Microsoft is expected to release the next Windows 10 OS update in late May. It will include some minor feature updates and one major change in how those updates are installed.
With past Windows 10 OS updates, Microsoft automatically updated devices -- a feature included in the original release of the OS. With the upcoming Windows 10 update, Microsoft will hand installation preferences back to the users.
"We will provide notification that an update is available and recommended based on our data, but it will be largely up to the user to initiate when the update occurs," Mike Fortin, corporate vice president at Microsoft, wrote in a blog post.
Other features of Windows 10 version 1903, which has been delayed since March, include separating Cortana search and regular Windows Search, a light theme and a sandbox feature for IT.
In this Q&A, Dave Sobel, senior director and managed services provider evangelist for SolarWinds, an IT service management vendor in Austin, Texas, talks about the importance of giving that control back to IT admins and why the best approach to the updates is to trust, but verify.
What concerns should IT admins consider when deciding to wait on installing the latest Windows 10 updates?
Dave Sobel: The major concern is security. But the secondary piece of that is software testing and making sure it's interacting with other software. When I think about ... computer devices that are also medical equipment, there's a certain level of testing that goes into making sure even basic changes aren't impacting the ability to deliver those services.
We always talk about the horrible early days with major blue screens within patches, and those have gone away. But I'm also thinking about scheduling when these reboots happen or scheduling basic change management and being able to have that control. I'm glad Microsoft is giving that control to the people who will potentially need it.
Patch management is part of a layered security approach to keep systems secure. Stats remain overwhelming that systems that are fully patched are not the ones being broken into.
Sobel: The answer is to be ever-vigilant and to keep an eye on these things. I do tend to give Microsoft the benefit of the doubt. They knew there were some issues, and they made sure they were working on it and testing it. I trust [Microsoft] will do the right thing, but that's why I want to have control over this, too -- so that I can verify.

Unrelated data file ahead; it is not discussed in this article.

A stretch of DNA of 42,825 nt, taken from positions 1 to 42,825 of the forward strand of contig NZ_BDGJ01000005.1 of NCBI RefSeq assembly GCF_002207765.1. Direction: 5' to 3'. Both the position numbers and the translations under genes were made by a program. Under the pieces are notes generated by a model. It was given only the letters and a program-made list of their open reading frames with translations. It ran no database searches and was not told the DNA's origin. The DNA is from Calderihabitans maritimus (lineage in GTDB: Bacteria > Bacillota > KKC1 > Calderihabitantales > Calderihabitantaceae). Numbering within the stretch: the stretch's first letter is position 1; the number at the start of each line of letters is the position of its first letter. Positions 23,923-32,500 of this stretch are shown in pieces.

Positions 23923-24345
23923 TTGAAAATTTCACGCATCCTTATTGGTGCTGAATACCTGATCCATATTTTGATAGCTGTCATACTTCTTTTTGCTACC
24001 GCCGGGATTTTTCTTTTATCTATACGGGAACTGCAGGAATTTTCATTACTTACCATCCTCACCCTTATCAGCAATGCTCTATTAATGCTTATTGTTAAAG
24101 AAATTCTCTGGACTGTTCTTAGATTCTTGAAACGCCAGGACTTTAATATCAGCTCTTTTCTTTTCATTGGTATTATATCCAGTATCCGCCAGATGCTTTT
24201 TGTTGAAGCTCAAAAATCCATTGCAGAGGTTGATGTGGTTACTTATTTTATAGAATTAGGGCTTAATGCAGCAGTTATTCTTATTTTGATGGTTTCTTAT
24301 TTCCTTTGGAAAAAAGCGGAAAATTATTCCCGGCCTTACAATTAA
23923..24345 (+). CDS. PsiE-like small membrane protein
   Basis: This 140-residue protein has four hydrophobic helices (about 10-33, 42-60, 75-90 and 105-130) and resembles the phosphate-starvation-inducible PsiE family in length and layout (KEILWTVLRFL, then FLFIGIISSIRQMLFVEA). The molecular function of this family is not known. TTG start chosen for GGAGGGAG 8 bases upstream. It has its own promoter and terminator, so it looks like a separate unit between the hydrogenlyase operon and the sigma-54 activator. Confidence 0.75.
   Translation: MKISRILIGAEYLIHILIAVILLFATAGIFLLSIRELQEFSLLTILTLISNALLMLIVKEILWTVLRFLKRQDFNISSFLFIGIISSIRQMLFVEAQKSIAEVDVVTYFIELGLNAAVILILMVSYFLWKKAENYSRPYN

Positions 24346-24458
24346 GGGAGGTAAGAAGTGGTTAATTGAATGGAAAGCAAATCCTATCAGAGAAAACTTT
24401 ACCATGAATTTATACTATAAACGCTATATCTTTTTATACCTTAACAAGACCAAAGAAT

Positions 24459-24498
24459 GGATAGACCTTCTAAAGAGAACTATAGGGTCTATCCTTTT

The preview release is the kind of thing I expect users to be doing tests with. In particular, I'm expecting software developers are using this preview release to do their testing and to make sure they feel comfortable on checking for changes. I also expect they are reviewing the release notes and changes, so they can be prepared for that and make a determination for their users.
A recent Patch Tuesday update also caused disruptions -- even causing computers to freeze. What can IT admins do to make sure their systems run smoothly when they decide to update?
Sobel: This is why there should be a process. A controlled rollout is how you catch these kinds of issues -- roll out to a small group, test, then go more widely. This example shows how it's a combination of software that causes a problem, which can be contained if you are systematic about the rollout.
'Trust, but verify' is exactly that -- I trust the source, but I verify it works in my environment with a staged rollout, so I can find any interaction problems and address them or delay the rollout further until they are fixed.
Windows 10 is light on features, but does include a new sandbox feature and a separation of search from Cortana and Windows. Is there anything noteworthy for IT admins?
Sobel: I think it's typical of a new patch. Microsoft has moved to that continuous development style with Windows. Each will have incremental changes, rather than waiting on the next big release. These are interesting features, especially the Cortana-versus-Search bit.
You can see the evolution of their voice strategy playing out with that, and they've made it more practical. There's nothing in here that I think is revolutionary, but when was the last time you looked at an OS and said this is revolutionary? They all are doing good, incremental upgrades, which is the sign of a mature market.